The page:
Ian Silverman, Rabbi

Lately, we have been having some services "in the round," which provides a more intimate and cozy feel. We generally dance a bit, hora style, during the course of the service to, as the psalms say, feel what it's like to worship G-d "with all our bones." Those who have attended have enjoyed the more casual feel, and I sincerely hope that many more of you will come down and try it on for size. our Chazzan always finds a joyful and melodic way to inspire and energize us, and I have sought out some dialogue formats that get us to ponder the significance of Shabbat, upcoming holidays, or explore a theme in the weekly Torah portion. At the last "in the round," for example, we discussed the importance of Shabbat for each or our families and what it means that "the Shabbat Queen is descending." I shared these lyrics, which I composed to the popular Don McClean song, "Starry, Starry Night." The song was about the famous artist Vincent Van Gogh. Perhaps you will like it and sing it at your Shabbat table. Hopefully, we will see you next Shabbat!

Sung to "Starry, Starry Night," by Don McClean

Starry, starry night, Shabbat is upon us soon
Rebbe talks and the Chazzan croons,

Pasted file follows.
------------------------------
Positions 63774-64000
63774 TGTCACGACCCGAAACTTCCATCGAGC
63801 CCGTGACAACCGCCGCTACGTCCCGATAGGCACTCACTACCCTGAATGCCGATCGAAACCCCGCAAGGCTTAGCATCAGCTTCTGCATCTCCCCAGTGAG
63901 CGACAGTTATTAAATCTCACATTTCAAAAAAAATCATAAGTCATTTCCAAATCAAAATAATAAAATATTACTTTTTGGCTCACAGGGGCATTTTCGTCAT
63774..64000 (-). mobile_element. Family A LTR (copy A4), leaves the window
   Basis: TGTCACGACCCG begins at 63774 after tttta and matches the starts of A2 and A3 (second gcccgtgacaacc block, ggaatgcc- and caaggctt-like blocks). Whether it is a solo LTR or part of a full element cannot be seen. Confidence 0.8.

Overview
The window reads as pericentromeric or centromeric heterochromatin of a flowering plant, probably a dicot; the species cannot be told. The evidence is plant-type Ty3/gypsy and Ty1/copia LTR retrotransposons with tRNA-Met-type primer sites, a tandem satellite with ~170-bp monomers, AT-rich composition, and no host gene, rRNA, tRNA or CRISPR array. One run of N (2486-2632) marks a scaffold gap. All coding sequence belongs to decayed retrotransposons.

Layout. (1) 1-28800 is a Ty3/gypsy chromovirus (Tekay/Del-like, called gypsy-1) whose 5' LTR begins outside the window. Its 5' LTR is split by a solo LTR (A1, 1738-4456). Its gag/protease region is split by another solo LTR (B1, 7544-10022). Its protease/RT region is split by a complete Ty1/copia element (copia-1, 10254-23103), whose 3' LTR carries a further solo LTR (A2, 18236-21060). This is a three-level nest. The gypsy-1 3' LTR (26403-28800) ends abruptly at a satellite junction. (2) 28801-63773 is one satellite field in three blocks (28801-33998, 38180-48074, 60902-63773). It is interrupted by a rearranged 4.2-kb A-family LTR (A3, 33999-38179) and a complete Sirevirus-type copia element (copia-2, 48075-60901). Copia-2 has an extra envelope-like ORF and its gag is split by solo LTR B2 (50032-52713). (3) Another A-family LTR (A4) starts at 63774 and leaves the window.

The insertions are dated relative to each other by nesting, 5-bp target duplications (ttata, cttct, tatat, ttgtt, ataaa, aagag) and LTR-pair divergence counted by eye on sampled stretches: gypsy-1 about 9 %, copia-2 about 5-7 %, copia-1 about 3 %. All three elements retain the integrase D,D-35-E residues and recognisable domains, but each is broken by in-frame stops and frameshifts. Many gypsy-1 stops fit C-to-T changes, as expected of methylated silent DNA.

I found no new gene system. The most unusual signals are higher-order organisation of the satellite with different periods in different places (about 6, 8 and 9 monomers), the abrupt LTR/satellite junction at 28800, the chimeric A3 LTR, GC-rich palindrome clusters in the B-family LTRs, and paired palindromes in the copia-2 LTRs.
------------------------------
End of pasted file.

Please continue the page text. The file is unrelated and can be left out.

To celebrate the day that we love best...
it's a day of rest.
For animals and servants too,
Not to mention all of you, who are davening and looking nicely dressed.

Starry, starry night, paint your tallit white and blue,
And look out the avenue
and welcome the beloved Shabbos queen...
time it can be mean.
It can swallow you with one big bite,
If you let it dominate without a fight,
Of slowing down and glowing candlelight.

Now I understand,
What G-d tried to say to me,
and how we suffered in our vanity,
And how he tries to set us free.
We don't listen often that is sad.
Without Shabbat we might go mad.

Starry, starry night, G-d paints his pallet with our souls,
Diverse and wondrous in our roles...
he looks upon it and he says it's good.
Each of us a star,
Who shines upon the world with hope
Making G-d's kaleidoscope. Our colors brighter with every brand-new year,
Now I understand.
What Shabbos means to me,
An opportunity for sanctity.
So to set our spirits free and when no hope is left inside,
on the starry, starry night.
Thank G-d for blessings G-d imbues,
The Torah tells us have hevra.
The world's a gentler place with the Shabbostik milieu.

Ian Silverman, Rabbi

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